UV/IR mixing : a conjectural quantum (or noncommutative spectral geometry/ field theory and strings) syncretism (?)
... we would like to comment on the observation made in Ref. [168] regarding the violation of decoupling in the Higgs sector, and how this violation may point to the more fundamental possibility of mixing of UV and IR degrees of freedom, given our view that a NCG underlies the Higgs sector. Such UV/IR mixing is known in the simpler context of non-commutative field theory [169a,169b]...
At the moment we are not aware of an explicit UV/IR relation in the context of the NCG of Connes that underlies the superconnection formalism and the new view- point on the SM and the physics beyond it, as advocated in this paper. However, there exists a very specific toy model of non-commutative field theory in which such UV/IR mixing has been explicitly demonstrated. The nice feature of this toy model is that it can be realized in a fundamental short distance theory, such as string theory [169a,169b]The UV/IR mixing, characteristic of this type of non-commutative field theory leads to the question of the existence of the proper continuum limit for non-commutative field theory. This question can be examined from the point of view of non-perturbative Renormalization Group (RG). The proper Wilsonian analysis of this type of non-commutative theory has been done in Ref. [170]. The UV/IR mixing leads to a new kind of the RG flow: a double RG flow, in which one flows from the UV to IR and the IR to the UV and ends up, generically, at a self-dual fixed point. It would be tantalizing if the NCG set- up associated with the SM, and in particular, the LRSM generalization discussed in this paper, would lead to the phenomenon of the UV/IR mixing and the double RG flow with a self-dual fixed point. Finally, we remark that it has been argued in a recent work on quantum gravity and string theory that such UV/IR mixing and the double RG might be a generic feature of quantum gravity coupled to matter [171, 172].  
... we might reasonably expect that the the Higgs scale is mixed with the UV cut-off defined by some more fundamental theory. Needless to say, at the moment this is only an exciting conjecture. 
If this conjecture is true, given the results presented in this paper one could expect that the appearance of the LRSM degrees of freedom (as well as the embedded SM degrees of freedom) at low energy is essentially a direct manifestation of some effective UV/IR mixing, and thus that on one hand the remnants of the UV physics can be expected at a low energy scale of 4 TeV, and conversely that the LRSM structure point to some unique features of the high energy physics of quantum gravity. In this context we recall the observations made in Ref. [69] about the special nature of the Pati-Salam model, which unifies the LRSM with QCD, in certain constructions of string vacua. Even though this observation is mainly based on “groupology” and it is not deeply understood, this observation might be indicative that the Pati-Salam model is the natural completion of the SM, as suggested in this paper, in which the infrared physics associated with the Higgs sector is mixed with the ultraviolet physics of some more fundamental physics, such as string theory.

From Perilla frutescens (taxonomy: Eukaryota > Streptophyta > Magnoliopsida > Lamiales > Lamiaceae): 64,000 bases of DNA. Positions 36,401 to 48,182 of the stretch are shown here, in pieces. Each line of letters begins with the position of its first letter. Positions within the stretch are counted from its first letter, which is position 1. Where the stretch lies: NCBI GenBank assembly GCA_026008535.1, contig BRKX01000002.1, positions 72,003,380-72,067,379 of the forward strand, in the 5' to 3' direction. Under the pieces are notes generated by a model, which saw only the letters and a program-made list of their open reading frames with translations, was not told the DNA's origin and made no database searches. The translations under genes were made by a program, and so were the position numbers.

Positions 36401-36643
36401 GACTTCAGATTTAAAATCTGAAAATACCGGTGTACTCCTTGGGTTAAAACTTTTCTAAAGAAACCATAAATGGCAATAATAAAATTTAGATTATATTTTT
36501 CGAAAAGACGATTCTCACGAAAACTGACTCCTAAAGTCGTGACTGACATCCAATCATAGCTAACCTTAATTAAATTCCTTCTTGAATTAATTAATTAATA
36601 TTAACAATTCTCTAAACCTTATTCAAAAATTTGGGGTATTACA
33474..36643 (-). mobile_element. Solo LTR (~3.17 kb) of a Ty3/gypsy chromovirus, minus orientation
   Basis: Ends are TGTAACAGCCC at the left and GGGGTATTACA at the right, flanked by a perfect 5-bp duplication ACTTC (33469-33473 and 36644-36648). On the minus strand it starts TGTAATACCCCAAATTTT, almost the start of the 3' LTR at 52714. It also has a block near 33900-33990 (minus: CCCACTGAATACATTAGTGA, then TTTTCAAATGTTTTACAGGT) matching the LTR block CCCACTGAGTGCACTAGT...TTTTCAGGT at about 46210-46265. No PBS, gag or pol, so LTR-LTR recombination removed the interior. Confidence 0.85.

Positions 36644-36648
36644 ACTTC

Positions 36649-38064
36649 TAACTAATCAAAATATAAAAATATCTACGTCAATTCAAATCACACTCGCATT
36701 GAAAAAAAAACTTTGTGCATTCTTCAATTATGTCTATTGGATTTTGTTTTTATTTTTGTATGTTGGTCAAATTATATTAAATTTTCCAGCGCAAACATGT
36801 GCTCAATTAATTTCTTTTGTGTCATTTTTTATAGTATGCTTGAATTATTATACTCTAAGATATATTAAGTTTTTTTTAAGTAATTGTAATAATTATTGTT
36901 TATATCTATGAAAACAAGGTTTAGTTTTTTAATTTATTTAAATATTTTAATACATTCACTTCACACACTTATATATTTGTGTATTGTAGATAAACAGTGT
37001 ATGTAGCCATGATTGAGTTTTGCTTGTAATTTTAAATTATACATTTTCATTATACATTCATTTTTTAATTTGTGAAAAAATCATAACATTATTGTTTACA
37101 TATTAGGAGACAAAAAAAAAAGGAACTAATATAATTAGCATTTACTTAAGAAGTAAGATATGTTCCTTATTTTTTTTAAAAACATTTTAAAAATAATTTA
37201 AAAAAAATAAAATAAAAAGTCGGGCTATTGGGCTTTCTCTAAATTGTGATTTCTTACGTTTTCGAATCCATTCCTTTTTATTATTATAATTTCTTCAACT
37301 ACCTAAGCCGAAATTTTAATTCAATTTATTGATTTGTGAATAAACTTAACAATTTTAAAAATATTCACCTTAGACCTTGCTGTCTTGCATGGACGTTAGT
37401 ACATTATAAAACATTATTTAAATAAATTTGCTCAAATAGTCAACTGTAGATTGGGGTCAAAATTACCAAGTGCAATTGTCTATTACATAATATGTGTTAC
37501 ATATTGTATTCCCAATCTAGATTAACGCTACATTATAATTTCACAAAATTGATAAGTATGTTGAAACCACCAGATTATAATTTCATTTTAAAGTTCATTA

lundi 6 octobre 2014

P.Minkowski, P. Ramond, T. Yanagida, G. Senjanovićin and R. Mohapatra will not get the Nobel prize 2014 for the discovery of the see-saw mechanism...

... but may be another day, only right-handed neutrinos know 
A nod to the famous event expected for tomorrow. The  ZapperZ's physics blog informed us that some predictions (based on some computations?*) favor for 2014 a prize for condensed matter physics rather than high energy physics, well this is just a fair return of the pendulum (or see-saw ;-) I guess.
The discovery of neutrino masses and mixings has been an important milestone in the history of particle physics and rightly qualifies as the first evidence for new physics beyond the standard model. The amount of new information on neutrinos already established from various neutrino oscillation searches has provided very strong clues to new symmetries of particles and new directions for unification. Enough puzzles have emerged making this field a hotbed for theory research with implications ranging all the way from supersymmetry and grand unification to cosmology and astrophysics. A major cornerstone for the theory research in this field has been the seesaw mechanism introduced 25 years ago in four independently written papers [1] to understand why neutrino masses are so much smaller than the masses of other fermions of the standard model. Even though there was no solid evidence for neutrino masses then, there were very well motivated extensions of the standard models that led to nonzero masses for neutrinos. It was therefore incumbent on those models that they have a mechanism for understanding why upper limits on neutrino masses known at that time were so small and the seesaw mechanism was introduced in the context of specific such models in the year 1979 e.g. horizontal, left-right and SO(10) models to achieve this goal. A general operator description of small neutrino mass without any specific model was written down the same year [2]. A very minimal non supersymmetric SO(10) model was constructed soon after as an application [3]. It was clear from this early enthusiasm about the idea that if the experimental evidence for neutrino masses ever appeared then, seesaw mechanism would be a major tool in understanding its various ramifications. As we see below, this has indeed turned out to be the case...